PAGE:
Understanding your DevOps capabilities
Development practices that combine software development and operations to shorten the development life cycle, more commonly referred to as DevOps, is a business model which has been revolutionising the way we work for a few years now, in the pursuit of business efficiencies and benefit to our end-users.
Successful deployment of DevOps at scale improves business performance through increased agility, enabling you to deliver new features to your customers much quicker than a siloed approach ever did.
In our experience, however, many businesses struggle to run robust DevOps successfully at scale.
Scaling DevOps to create a presence which is fully integrated into your development process can be a challenging prospect — but it doesn’t need to be a daunting one.
In our series of top DevOps tips, we’ll look at the best practice you can deploy to help your business achieve its wider business growth aims.
It all starts with a bit of navel-gazing.
Take the time to think about what your current DevOps capabilities are, how you do things, as well as where you ideally want to be.
A capability assessment can really help here.
It will reveal problem areas or bottlenecks within your delivery pipeline that are slowing down the speed at which you can release code or issues affecting the quality and security of the code you are producing.
By thinking about your current situation against the following criteria, you’ll be able to develop a roadmap towards the successful deployment of the DevOps business model at scale.
Here are some key considerations to think about.
Everyone should be using a form of version control by now, but this is more about the strategy you’re using. Are you using some sort of branching strategy or are you using a trunk-based strategy? Does your strategy help in shipping features quickly or are you held back with unnecessary complexity and merge hell?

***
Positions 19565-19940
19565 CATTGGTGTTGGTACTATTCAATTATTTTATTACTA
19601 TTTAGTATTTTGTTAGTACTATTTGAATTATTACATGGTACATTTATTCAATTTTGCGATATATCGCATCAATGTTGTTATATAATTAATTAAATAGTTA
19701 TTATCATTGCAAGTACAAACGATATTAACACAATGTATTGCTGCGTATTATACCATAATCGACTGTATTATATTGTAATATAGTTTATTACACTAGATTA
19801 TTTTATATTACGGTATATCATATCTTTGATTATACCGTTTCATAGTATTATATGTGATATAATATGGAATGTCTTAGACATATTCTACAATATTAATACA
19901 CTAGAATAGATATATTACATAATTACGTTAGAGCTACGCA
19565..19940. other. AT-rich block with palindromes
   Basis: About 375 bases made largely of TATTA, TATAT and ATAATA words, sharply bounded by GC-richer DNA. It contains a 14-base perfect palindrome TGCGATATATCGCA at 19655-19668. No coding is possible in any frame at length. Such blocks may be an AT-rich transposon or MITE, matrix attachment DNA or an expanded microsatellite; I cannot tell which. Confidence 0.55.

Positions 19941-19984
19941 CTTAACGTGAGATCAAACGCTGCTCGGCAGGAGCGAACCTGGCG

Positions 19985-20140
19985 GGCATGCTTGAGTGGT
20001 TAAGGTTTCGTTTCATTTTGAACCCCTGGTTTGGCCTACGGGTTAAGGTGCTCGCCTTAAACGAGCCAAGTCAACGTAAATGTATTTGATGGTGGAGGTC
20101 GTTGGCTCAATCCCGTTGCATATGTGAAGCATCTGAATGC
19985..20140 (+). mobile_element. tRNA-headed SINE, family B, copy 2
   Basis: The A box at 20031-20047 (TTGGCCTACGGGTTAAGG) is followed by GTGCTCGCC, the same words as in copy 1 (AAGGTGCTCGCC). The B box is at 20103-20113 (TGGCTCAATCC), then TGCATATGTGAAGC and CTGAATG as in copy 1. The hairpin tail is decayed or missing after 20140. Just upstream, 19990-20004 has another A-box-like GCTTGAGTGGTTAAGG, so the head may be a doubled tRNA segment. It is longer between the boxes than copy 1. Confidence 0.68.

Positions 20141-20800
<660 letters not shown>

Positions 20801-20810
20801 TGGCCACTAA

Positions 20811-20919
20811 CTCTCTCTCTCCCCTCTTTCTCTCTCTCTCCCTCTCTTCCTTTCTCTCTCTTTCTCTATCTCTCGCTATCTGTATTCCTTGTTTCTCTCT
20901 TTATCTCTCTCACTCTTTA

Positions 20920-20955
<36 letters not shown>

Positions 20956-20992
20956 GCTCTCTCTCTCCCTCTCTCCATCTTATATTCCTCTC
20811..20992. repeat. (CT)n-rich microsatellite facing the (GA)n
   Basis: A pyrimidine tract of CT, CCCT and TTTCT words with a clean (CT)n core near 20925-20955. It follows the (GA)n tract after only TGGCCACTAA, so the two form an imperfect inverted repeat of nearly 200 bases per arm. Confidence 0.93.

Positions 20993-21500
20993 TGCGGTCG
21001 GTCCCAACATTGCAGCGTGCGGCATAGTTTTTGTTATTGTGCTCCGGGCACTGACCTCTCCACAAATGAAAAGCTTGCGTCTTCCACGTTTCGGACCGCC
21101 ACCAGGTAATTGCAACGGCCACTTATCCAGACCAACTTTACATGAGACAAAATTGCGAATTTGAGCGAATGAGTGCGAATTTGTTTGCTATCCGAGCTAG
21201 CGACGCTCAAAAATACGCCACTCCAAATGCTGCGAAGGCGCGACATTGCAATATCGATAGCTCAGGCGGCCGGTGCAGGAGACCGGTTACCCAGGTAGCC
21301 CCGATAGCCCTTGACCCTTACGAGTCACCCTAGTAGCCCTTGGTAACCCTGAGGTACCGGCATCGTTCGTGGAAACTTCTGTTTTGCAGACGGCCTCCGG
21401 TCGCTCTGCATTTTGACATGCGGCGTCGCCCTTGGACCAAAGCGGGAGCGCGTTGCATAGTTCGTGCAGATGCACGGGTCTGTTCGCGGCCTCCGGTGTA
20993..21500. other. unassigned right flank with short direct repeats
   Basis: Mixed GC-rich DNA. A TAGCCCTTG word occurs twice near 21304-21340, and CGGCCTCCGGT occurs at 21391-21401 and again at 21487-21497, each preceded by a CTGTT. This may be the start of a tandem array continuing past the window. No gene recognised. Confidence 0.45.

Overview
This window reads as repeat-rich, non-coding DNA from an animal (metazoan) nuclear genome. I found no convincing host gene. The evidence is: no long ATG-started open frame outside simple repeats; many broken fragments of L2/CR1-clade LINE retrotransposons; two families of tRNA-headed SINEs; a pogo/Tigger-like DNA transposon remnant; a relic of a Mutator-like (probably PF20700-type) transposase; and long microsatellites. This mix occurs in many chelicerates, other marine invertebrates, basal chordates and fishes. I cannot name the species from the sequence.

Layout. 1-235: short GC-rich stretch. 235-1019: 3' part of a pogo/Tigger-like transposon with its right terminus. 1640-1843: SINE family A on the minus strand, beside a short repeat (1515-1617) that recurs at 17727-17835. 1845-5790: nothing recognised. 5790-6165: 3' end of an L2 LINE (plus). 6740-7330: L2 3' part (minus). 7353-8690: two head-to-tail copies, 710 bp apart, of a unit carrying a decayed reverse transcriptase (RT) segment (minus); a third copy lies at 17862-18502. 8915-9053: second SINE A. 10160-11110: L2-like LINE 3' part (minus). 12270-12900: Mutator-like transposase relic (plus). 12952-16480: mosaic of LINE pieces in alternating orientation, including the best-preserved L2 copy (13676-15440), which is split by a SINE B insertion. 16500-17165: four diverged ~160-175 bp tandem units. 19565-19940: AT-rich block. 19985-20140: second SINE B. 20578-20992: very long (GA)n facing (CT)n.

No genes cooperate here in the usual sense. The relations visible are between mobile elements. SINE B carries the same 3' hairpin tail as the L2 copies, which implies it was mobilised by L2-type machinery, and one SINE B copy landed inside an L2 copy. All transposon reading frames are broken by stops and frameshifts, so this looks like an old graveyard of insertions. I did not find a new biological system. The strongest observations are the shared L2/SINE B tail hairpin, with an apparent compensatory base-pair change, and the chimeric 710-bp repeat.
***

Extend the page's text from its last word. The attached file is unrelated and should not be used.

Are your deployments fully automated and are they triggered automatically or manually?
Think about your approach for deploying code through your environment. Is it fully automated? What is the frequency with which you can trigger deployment through the lower environments?
Assess what tests are covered automatically as part of the standard build deployment process. Do these go beyond regression and unit testing to include security and performance tests?
Assuming you capture metrics, logs and data, how is this fed back into the team? Can they view the status of every environment?
Monitoring and alerting
Look at the three pillars of observability — logs, metrics, and tracing. Do you have the correct level of coverage with your monitoring; are you solely reactive to faults or are you able to detect issues before they impact customers?
Often the challenges that your team is facing mesh directly into some of these areas of weakness.
If you think about these criteria, it will often help reveal what the real problem areas are and which need the most work.
Look out for the ones causing the greatest delays in the delivery of your product and new features to the client.
Once you’ve identified them, you can create a roadmap of initiatives to implement which will improve your DevOps capabilities and enable successful DevOps at scale.
In our next article, we’ll take a look at some DevOps best practice, revealing how culture and team structure can impact the successful deployment of your DevOps business model.
In the meantime, here’s some recommended reading to help you along the way.
- Leading the Transformation — Applying Agile and Devops Principles at Scale
- Accelerate — Building and Scaling High Performance Technology Organisations
- The DevOps Handbook
6point6 has a wealth of knowledge and experience in helping organisations to scale their DevOps capabilities.
For more information about how we can help kick-start the process with our in-depth capability assessment, get in touch.
Head of DevOps
Originally published at https://6point6.co.uk.